Sarah Jane Smith sits before the vanity in the room with a sigh, and realizes for a moment that if anyone had told her two years ago that she'd be marrying Harry Sullivan, she would've thought they were mad. Yet here she sits, and adjusts her mother's veil on her head, picking out one last bit of dust left from the box it was stored in, deep in her aunt's attic.
She plays with her hair idly, cut short like it had been back when she'd been hanging around UNIT, something she'd done recently because she liked how it had looked. And, too short to really do anything with, she's left it alone, only giving it a thorough wash the night before and pinning the veil's comb in. She smooths her gown with shaking hands and runs through the rhyme in her head.
It's a sort of checklist, and so far, she's got almost everything she needs–something old: the veil, something new: the dress, a simple and pretty piece, and something borrowed: a beautiful bouquet made from the roses, lilies, and wildflowers in her aunt Lavinia's back garden.
The only thing she doesn't have is something blue, and she closes her eyes, clasping her hands, and wishes very hard that the something blue is a bright blue police box at her wedding.
- - -
The church is settled in a little area just out of town, in that gorgeous landscape that's almost the country, but still close to the bustle and shops and the city. Harry finds himself pacing around the gardens, giving himself a pep talk and telling himself that it's just Sarah, and there isn't anything to be worried about.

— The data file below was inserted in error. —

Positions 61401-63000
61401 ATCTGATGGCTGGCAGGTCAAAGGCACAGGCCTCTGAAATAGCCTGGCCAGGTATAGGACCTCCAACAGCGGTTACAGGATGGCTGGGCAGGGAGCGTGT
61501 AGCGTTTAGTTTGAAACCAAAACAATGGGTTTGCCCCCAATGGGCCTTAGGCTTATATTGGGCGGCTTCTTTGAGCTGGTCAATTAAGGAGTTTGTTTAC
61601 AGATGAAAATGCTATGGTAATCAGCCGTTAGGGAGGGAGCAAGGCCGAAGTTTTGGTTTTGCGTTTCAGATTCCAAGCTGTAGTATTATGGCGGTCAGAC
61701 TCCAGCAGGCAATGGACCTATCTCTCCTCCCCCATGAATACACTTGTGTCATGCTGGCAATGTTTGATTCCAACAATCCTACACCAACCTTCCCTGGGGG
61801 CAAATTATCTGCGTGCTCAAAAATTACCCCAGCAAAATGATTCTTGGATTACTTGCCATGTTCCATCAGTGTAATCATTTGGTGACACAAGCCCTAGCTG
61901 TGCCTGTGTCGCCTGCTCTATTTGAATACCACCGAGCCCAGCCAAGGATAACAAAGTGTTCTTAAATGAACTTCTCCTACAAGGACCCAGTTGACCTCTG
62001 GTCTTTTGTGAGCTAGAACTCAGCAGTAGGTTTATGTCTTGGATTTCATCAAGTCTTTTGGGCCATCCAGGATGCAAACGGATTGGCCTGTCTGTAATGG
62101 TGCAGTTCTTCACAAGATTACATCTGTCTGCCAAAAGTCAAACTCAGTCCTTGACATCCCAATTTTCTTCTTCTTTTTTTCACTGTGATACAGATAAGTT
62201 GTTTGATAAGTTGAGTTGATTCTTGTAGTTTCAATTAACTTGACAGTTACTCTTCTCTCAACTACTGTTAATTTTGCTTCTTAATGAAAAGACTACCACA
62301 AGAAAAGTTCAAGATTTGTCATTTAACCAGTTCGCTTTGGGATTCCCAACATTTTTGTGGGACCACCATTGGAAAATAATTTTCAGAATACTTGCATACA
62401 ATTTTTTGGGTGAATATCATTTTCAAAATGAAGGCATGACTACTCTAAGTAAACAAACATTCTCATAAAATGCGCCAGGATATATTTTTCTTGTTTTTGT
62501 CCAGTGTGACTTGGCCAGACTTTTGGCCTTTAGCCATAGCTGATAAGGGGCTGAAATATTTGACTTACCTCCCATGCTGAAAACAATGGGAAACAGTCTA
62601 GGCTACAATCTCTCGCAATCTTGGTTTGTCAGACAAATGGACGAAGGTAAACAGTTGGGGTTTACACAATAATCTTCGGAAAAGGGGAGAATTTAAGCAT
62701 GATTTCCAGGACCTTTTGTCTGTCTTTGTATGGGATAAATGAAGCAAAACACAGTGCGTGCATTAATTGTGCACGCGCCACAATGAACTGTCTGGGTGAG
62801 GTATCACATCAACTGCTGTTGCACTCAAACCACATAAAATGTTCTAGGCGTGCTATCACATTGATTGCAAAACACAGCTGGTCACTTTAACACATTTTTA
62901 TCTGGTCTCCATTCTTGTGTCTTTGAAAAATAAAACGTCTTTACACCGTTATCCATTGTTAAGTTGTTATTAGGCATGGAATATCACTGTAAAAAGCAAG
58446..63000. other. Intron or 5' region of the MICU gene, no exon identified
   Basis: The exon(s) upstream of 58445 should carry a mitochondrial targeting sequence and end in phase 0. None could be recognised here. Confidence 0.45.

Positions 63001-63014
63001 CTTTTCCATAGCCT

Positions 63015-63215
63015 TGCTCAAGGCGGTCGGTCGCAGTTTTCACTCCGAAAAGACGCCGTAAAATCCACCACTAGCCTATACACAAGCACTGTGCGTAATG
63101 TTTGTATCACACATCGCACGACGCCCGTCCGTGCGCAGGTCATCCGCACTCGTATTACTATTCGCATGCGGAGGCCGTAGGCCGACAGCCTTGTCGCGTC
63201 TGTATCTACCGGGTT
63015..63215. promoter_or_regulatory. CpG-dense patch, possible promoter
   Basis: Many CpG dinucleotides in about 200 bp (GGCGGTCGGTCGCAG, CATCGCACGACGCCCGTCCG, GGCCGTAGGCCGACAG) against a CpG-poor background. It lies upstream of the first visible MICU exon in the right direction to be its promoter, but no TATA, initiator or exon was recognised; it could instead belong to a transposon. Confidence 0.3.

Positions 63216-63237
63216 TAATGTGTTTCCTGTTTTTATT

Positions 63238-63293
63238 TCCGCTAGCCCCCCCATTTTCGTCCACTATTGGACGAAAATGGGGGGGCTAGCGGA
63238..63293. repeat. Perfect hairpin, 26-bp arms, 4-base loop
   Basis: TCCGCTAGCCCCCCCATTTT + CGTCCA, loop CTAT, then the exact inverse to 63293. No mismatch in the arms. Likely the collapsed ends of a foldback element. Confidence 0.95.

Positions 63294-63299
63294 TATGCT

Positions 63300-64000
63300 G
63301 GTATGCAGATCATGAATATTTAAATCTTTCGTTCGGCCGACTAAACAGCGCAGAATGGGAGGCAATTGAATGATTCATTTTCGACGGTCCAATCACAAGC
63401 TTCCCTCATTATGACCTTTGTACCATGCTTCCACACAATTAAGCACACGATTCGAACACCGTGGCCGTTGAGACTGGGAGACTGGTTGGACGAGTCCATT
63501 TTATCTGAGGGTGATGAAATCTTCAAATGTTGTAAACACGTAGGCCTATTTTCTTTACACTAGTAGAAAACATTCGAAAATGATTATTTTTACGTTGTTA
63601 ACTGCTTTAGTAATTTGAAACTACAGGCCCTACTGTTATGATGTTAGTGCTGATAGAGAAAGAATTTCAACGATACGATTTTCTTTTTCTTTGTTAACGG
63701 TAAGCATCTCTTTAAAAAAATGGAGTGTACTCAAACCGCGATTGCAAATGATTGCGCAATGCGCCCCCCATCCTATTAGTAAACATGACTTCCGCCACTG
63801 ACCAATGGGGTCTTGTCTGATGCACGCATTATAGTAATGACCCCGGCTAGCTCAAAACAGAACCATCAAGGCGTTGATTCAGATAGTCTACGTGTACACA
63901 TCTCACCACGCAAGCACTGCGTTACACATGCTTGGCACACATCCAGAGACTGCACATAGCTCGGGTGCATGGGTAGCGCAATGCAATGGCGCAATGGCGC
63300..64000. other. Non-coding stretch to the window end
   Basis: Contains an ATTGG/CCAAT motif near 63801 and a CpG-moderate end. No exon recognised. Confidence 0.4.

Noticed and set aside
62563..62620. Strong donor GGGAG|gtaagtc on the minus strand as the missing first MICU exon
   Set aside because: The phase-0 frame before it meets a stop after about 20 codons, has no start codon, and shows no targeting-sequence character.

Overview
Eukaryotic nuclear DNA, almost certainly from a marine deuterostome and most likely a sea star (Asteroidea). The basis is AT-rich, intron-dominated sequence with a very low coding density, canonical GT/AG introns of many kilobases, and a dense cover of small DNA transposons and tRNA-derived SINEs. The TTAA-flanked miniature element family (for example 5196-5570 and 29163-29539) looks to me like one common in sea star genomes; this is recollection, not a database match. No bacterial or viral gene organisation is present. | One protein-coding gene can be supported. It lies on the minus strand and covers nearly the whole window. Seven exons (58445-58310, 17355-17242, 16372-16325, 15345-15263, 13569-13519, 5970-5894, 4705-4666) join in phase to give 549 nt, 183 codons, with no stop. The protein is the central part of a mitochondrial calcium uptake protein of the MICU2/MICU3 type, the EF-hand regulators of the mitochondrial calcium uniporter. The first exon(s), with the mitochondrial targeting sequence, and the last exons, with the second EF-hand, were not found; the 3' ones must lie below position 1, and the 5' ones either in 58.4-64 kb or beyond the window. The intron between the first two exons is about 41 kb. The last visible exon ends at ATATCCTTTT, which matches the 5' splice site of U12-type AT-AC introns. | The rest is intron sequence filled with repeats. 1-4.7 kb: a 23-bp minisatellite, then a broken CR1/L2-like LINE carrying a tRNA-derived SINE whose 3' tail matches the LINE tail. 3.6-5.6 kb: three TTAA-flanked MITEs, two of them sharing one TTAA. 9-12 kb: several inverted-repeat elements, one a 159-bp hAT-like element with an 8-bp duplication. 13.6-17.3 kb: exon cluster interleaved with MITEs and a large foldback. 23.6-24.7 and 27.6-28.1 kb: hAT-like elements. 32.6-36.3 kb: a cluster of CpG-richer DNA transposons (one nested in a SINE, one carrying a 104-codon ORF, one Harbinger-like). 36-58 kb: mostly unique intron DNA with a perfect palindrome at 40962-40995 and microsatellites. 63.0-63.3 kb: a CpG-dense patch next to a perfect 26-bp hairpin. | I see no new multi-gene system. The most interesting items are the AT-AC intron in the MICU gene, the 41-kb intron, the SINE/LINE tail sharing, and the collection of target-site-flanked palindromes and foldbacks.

So why does he feel like he's messed up already? He frowns and contemplates this, running a hand through his hair and heading back towards the chapel.
“Nothing to worry about,” he promises himself. “Going to go just fine. It's only Sarah, and that's what you want, isn't it?”
This makes him smile, and he steps into one of the side rooms to check his tie in the mirror, and look himself over once more. Then the phone rings and he steps out into the hall to answer, wondering who on Earth would call fifteen minutes before his wedding, because the church is booked for the morning, anyhow.
“Harry! Heard you were getting married today, and I thought I'd pop by and say hello!”
And the voice of the Doctor is so clear over the phone, as if Harry had only stayed behind just yesterday, that he's shocked into silence.
“Sullivan! Are you still there?”
“I'm still here,” he answers quickly, and laughs. “It's been forever! Where have you been?”
“Here, there, a bit of a lot of places, actually. How's Sarah Jane? Nervous? Probably. Well, I thought I'd go on and stop by to see the turnout, couldn't leave you two all alone, could I?”
Really, though, he can't find it in his heart to object.
“Well, there's ten minutes before I'm at the altar, so you've got a rather nice time frame. Think you can make it?”
- - -
Sarah Jane stands before the full-length mirror again, her aunt peering over her shoulder.
“What if I...I don't know, mess up? Trip? Say the wrong thing?”
“He'll love you anyways,” Lavinia tells her niece with a smile. “Don't know why you're so frantic. He's a nice boy, and you'll be in good hands. Come on, let's take a walk. It'll calm your nerves, if anything.”
She leaves the bouquet on the dressing table and steps out into the hall, just as Harry gets off of the phone a few feet to her left, and she sighs to herself, smirking as he looks up and turns to see her, accidentally.
“I thought it was bad luck to look at the bride before the wedding,” she scolds him lightly. “Looks like you blew it already.”
He shakes his head, taking her hands in his. “Sarah, we've got all of the luck in the world right now. You'll never guess who I was on the phone with.”
She doesn't get it, confused as her aunt comes to her side.
“Well, we've got ourselves a very important visitor, by the looks of it, because–”